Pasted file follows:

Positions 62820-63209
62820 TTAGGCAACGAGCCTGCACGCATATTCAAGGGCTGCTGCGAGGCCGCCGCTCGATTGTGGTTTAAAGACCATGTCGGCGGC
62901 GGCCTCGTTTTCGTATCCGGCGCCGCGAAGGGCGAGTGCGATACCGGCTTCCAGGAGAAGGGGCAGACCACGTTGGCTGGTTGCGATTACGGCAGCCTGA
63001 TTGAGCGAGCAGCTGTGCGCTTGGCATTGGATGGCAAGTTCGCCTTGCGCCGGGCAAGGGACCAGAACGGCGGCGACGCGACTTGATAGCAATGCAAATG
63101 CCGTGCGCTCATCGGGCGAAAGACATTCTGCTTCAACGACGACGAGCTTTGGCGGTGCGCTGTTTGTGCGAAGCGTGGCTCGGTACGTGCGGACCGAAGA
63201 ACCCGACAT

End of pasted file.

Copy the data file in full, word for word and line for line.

Positions 62820-63209
62820 TTAGGCAACGAGCCTGCACGCATATTCAAGGGCTGCTGCGAGGCCGCCGCTCGATTGTGGTTTAAAGACCATGTCGGCGGC
62901 GGCCTCGTTTTCGTATCCGGCGCCGCGAAGGGCGAGTGCGATACCGGCTTCCAGGAGAAGGGGCAGACCACGTTGGCTGGTTGCGATTACGGCAGCCTGA
63001 TTGAGCGAGCAGCTGTGCGCTTGGCATTGGATGGCAAGTTCGCCTTGCGCCGGGCAAGGGACCAGAACGGCGGCGACGCGACTTGATAGCAATGCAAATG
63101 CCGTGCGCTCATCGGGCGAAAGACATTCTGCTTCAACGACGACGAGCTTTGGCGGTGCGCTGTTTGTGCGAAGCGTGGCTCGGTACGTGCGGACCGAAGA
63201 ACCCGACAT